Staging is part of the cancer diagnosis process. It tells us if the cancer has spread, and how far. Is it in nearby lymph nodes? Is it in organs, tissues, or lymph nodes that are farther away?
The stage also tells us about the tumor’s location. Is it in the wall of the bladder, or in the muscle? How big is the tumor?
In addition to the cancer’s stage, we also describe a tumor as low grade or high grade.
Your doctor will review the results of your diagnostic and imaging tests. They may do a biopsy of your bladder. Then they will describe the type of bladder cancer you have, its stage, and its grade. They may adjust the stage if you have surgery or more tests.
MSK experts use the TNM system to describe the bladder cancer stage.
- T tells us how deep the tumor is in the bladder wall, and if it has spread to nearby tissue.
- N tells us if the tumor has spread to nearby lymph nodes.
- M tells us if the bladder cancer has metastasized (spread) to parts of your body farther away from your bladder.
The stage and grade help your doctor decide how to move forward with treatment and follow-up care at MSK.
For advanced bladder cancer that has spread, we use a test called MSK-IMPACT®. It gives us genetic information about your tumor that can guide your treatment.
There are 5 stages of bladder cancer, from 0 to 4. The lower the number, the less the cancer has spread.
Stage 0 Bladder Cancer
The scale starts at stage 0. It describes non-muscle-invasive bladder cancer. The disease is only found on the surface of the bladder’s inner linings. This stage is also known as in situ. In situ (in SY-too) are words in Latin that mean “in its original place.”
Stage 0 bladder cancer often is treated with transurethral resection bladder tumor (TURBT) to remove any tumors. You may then need follow-up monitoring, but no more treatment.
Or, you may have intravesical (IN-truh-VEH-sih-kul) therapy to treat cancer that has not spread outside the bladder lining. MSK offers several types of treatment for early-stage bladder cancer. They include forms of immunotherapy, bacillus Calmette-Guérin (BCG) therapy. It’s for people with high-risk, non-muscle-invasive bladder cancer diagnosed after TURBT.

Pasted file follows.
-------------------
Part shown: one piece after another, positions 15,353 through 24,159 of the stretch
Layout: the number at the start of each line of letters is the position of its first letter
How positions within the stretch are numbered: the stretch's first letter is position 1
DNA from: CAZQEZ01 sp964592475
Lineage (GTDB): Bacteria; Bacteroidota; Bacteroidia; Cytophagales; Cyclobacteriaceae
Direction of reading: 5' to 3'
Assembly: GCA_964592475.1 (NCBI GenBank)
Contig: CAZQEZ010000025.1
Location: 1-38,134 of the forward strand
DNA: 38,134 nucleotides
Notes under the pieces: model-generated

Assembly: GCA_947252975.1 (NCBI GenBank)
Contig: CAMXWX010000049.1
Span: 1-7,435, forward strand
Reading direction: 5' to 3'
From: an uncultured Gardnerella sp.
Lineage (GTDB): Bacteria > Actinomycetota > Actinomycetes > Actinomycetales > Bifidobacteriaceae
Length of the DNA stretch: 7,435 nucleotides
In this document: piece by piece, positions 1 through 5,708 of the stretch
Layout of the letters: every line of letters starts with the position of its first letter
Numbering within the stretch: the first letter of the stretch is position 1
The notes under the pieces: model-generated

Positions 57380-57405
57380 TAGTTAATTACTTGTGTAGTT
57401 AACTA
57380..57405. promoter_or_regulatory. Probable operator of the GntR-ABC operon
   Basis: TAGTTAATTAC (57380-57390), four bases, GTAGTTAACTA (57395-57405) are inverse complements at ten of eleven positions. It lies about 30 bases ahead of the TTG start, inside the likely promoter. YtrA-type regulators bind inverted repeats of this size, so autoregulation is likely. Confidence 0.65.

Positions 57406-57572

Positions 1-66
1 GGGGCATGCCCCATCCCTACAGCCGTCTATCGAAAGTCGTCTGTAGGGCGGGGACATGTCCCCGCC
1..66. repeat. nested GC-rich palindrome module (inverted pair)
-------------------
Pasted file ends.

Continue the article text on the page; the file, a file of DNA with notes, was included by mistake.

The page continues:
Stage 1 Bladder Cancer
Stage 1 is non-muscle-invasive bladder cancer that only is in the bladder’s inner lining. It’s not in the bladder’s muscle wall.
Your treatment will start with transurethral resection bladder tumor (TURBT) surgery. This lets us learn more about the cancer and its stage and grade. We often do another TURBT surgery to make sure we completely removed the tumor and correctly staged it.
Next, you may be offered intravesical (IN-truh-VEH-sih-kul) therapy with either bacillus Calmette-Guérin (BCG) therapy or chemotherapy.
Stage 2 Bladder Cancer
Stage 2 cancer is still isolated in the bladder, but it’s in the muscle of the bladder wall. Treatment is based on the type of cell, your overall health, and your treatment goals.
We may recommend a partial or total (radical) cystectomy, also known as bladder removal. Some people may need chemotherapy before or after surgery, or immunotherapy after surgery.
Some people may be offered transurethral resection bladder tumor (TURBT) surgery followed by radiation and chemotherapy.
Stage 3 Bladder Cancer
Stage 3 describes a tumor that has spread through your bladder wall to nearby tissues or organs. It can also be in a lymph node near your bladder.
Treatment is often a total (radical) cystectomy, also known as bladder removal. You may have chemotherapy before and after this surgery.
Stage 4 Bladder Cancer
Stage 4 is advanced bladder cancer. It is metastatic bladder cancer, or cancer that has spread to distant lymph nodes or organs. Stage 4 also includes cancer that has spread outside your bladder into the wall of your abdomen or pelvis.
Treatments for stage 4 cancer usually are chemotherapy, targeted therapy, antibody drug conjugate therapy, or immunotherapy.
People with any stage of bladder cancer may be able to join a clinical trial. These research studies test new treatments to see how well they work.
Bladder Cancer Grades
We also divide bladder cancer into grades. The grade is low or high, depending on how the cells look under a microscope.
What Is low-grade bladder cancer
The cells almost look like normal cells. They often grow more slowly. They’re less likely to invade your bladder’s muscle wall than high-grade tumors.
What Is high-grade bladder cancer
The cells don’t look normal. They grow more quickly and are likely to spread.